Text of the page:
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Egypt says has up to $12 bln funding gap-IMF

Talks but no formal request for IMF loan; IMF says no takers yet for $35 bln oil importer fund


April 27, 2011 3:00 by

Egypt has indicated it needs up to $12 billion to meet a funding gap but has yet to formally request a loan from the International Monetary Fund, an IMF official said on Wednesday.

“At this stage what we know is that the Egyptian authorities have indicated that they have a financing gap of $10 (billion) to $12 billion,” Masood Ahmed, the IMF’s director for Middle East and Central Asia, told Reuters.

“Our own analysis for this suggests that is probably right,” he said after a presentation of its regional economic outlook.

Egypt has said it was seeking $10 billion in funding from international lenders and rich nations to cope with the fallout from the mass protests that toppled the country’s long-time leader Hosni Mubarak in February.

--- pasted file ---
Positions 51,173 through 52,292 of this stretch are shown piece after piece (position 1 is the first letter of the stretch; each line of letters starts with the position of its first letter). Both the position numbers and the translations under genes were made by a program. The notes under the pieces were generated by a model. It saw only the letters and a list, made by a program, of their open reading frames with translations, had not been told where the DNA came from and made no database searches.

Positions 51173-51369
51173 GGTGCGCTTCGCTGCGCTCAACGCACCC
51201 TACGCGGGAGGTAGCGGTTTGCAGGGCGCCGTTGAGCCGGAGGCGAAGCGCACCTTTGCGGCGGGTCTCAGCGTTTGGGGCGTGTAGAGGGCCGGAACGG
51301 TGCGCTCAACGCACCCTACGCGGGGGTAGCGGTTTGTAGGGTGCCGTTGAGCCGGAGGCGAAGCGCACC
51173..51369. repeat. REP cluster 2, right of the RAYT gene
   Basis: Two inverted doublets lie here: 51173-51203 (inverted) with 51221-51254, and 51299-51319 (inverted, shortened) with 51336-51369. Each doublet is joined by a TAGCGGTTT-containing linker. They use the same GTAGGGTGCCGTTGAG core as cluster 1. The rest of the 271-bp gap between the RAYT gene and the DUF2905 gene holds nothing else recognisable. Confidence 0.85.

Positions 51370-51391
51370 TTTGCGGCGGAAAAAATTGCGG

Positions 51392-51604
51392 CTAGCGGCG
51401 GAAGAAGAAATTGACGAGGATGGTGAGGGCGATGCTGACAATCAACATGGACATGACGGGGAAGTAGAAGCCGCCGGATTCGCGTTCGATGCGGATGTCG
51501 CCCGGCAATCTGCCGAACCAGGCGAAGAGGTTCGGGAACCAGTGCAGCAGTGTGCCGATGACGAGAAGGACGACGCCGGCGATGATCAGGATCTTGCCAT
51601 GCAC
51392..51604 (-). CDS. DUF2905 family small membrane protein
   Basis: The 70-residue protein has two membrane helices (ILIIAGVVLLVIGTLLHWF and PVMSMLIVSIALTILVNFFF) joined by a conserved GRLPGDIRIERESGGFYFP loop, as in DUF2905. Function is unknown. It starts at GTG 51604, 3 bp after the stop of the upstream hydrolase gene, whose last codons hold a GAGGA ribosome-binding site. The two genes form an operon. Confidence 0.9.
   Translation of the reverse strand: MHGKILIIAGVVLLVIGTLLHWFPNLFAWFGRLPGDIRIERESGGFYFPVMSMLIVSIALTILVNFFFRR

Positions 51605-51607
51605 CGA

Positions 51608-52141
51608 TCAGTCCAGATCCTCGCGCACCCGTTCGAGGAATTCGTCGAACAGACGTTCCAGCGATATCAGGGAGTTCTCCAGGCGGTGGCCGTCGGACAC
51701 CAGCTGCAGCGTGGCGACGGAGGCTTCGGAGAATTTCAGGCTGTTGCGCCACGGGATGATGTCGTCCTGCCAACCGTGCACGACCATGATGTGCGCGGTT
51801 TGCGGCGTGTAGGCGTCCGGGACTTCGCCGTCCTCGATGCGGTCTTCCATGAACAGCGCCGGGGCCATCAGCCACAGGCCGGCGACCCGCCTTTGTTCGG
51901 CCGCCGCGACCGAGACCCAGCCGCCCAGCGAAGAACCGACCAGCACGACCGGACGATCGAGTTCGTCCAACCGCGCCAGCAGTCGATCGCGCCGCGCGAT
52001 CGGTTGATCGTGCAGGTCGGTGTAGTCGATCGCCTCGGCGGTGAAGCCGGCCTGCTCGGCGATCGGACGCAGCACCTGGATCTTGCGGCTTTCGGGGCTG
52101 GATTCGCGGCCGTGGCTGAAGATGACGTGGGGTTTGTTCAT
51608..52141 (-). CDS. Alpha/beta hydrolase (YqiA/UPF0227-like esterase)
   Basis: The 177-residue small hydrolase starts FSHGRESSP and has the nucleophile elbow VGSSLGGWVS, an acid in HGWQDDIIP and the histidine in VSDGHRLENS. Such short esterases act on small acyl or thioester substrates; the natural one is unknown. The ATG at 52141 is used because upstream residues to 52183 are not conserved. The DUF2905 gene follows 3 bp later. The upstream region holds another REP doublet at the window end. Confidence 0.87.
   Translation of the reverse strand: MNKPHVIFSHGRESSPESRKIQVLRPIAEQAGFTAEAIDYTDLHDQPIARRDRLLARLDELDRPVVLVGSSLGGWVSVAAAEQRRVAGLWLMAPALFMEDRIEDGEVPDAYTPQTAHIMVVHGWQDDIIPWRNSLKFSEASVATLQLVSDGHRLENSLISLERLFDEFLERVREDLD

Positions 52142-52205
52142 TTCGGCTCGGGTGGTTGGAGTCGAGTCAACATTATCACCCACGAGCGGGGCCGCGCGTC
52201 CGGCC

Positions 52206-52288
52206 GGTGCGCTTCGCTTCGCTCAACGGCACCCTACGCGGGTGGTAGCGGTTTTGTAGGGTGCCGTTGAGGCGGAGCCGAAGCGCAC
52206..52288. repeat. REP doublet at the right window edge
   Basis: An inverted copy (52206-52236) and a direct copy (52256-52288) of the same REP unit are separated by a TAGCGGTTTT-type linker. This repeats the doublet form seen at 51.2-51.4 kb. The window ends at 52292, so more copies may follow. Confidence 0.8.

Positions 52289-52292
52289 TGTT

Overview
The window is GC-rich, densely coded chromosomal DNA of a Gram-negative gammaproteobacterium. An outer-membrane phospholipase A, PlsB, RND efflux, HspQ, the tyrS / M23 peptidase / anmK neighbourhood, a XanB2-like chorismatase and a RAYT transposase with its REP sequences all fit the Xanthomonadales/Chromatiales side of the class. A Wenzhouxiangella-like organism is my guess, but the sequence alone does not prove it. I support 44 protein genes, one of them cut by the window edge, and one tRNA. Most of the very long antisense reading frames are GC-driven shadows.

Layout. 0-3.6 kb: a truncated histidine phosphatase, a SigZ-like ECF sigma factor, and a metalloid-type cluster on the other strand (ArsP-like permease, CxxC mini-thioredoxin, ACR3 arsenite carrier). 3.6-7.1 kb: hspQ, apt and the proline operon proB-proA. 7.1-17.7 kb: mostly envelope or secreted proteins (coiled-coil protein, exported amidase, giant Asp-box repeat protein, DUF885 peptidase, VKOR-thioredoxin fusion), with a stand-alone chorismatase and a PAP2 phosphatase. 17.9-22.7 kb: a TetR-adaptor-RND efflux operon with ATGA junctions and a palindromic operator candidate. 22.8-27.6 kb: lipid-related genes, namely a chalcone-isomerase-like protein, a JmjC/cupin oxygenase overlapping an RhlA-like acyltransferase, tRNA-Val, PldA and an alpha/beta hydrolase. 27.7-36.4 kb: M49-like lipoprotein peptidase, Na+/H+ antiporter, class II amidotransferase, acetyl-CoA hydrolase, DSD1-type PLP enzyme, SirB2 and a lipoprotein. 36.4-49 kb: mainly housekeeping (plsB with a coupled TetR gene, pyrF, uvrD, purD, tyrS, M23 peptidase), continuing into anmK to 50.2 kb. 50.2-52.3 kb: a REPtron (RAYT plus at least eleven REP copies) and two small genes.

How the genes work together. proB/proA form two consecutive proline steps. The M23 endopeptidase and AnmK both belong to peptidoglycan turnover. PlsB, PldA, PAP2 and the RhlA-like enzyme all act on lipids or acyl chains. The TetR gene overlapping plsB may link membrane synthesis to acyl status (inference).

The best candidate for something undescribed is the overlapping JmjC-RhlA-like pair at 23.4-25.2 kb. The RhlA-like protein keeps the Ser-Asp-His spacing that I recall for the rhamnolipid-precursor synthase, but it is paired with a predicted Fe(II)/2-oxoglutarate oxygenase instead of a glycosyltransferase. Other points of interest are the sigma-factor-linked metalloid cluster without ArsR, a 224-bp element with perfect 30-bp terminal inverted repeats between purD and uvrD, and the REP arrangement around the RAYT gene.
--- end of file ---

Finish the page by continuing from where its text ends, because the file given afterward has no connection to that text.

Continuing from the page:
The IMF head said earlier this month the fund would likely make available $35 billion in loans to oil-importing countries in the Middle East and North Africa where popular uprisings have occurred.

Ahmed said on Wednesday no country has formally approached the fund for a financial assistance, including Egypt.

“At this stage, even Egypt has not asked us for money. Just to be clear, we have not received a request from Egypt yet for financing. But at this stage we really don’t have a sense of how much that amount will be,” he said.

Egyptian Finance Minister Samir Radwan said in Kuwait on Tuesday that his government was in talks with the IMF for an up to $4 billion loan.

A collapse in tourism and foreign investment following the protests have hit revenues hard and sent the economy of the most populous Arab country into an estimated 7 percent contraction in January-March.

The IMF projects Egypt’s economic growth to plunge to 1.0 percent this year, well below its long-term average, after a 5.1 percent expansion in 2010, the regional report showed.

Egypt’s budget deficit may top 10 percent of gross domestic product in the coming fiscal year as the government responds to demands for jobs and higher wages, Radwan said earlier this week.

By Martin Dokoupil and Martina Fuchs

(Reporting by Martin Dokoupil and Martina Fuchs; Editing by Toby Chopra)


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